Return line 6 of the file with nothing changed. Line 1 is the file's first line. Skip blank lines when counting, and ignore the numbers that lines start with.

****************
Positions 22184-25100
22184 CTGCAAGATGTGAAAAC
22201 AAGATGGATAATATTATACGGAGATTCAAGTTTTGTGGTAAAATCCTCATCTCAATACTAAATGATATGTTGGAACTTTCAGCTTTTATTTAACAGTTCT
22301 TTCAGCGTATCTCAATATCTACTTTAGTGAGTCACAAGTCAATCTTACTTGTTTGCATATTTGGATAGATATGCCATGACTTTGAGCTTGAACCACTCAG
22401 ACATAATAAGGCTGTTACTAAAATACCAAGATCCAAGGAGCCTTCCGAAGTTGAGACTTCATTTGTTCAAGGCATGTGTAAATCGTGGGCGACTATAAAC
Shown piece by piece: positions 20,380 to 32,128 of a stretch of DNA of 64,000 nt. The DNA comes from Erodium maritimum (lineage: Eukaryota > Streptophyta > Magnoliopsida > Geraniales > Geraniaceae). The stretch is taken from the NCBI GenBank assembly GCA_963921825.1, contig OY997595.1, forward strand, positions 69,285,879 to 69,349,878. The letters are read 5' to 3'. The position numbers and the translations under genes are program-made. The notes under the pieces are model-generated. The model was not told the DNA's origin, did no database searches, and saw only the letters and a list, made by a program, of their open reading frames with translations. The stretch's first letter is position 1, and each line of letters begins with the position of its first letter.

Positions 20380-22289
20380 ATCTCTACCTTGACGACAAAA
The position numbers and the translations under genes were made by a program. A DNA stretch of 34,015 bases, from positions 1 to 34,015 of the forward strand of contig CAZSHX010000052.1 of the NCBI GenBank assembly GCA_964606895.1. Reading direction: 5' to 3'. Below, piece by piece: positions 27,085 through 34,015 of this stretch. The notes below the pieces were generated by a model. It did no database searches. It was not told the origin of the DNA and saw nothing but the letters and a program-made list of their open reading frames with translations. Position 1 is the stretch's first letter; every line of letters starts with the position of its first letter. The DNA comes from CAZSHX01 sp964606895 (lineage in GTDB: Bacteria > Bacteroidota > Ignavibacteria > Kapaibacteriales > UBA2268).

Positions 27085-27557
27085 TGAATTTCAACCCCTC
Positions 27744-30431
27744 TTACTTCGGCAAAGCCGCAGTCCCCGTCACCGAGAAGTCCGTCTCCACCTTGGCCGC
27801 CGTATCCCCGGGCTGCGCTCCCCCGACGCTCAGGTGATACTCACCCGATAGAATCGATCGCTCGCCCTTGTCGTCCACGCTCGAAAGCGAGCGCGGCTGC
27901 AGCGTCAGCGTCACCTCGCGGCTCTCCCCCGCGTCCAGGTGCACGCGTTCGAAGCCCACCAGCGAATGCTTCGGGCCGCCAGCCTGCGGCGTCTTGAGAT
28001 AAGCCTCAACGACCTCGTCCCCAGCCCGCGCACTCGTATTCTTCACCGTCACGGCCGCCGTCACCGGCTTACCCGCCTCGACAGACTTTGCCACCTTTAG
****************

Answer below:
Shown piece by piece: positions 20,380 to 32,128 of a stretch of DNA of 64,000 nt. The DNA comes from Erodium maritimum (lineage: Eukaryota > Streptophyta > Magnoliopsida > Geraniales > Geraniaceae). The stretch is taken from the NCBI GenBank assembly GCA_963921825.1, contig OY997595.1, forward strand, positions 69,285,879 to 69,349,878. The letters are read 5' to 3'. The position numbers and the translations under genes are program-made. The notes under the pieces are model-generated. The model was not told the DNA's origin, did no database searches, and saw only the letters and a list, made by a program, of their open reading frames with translations. The stretch's first letter is position 1, and each line of letters begins with the position of its first letter.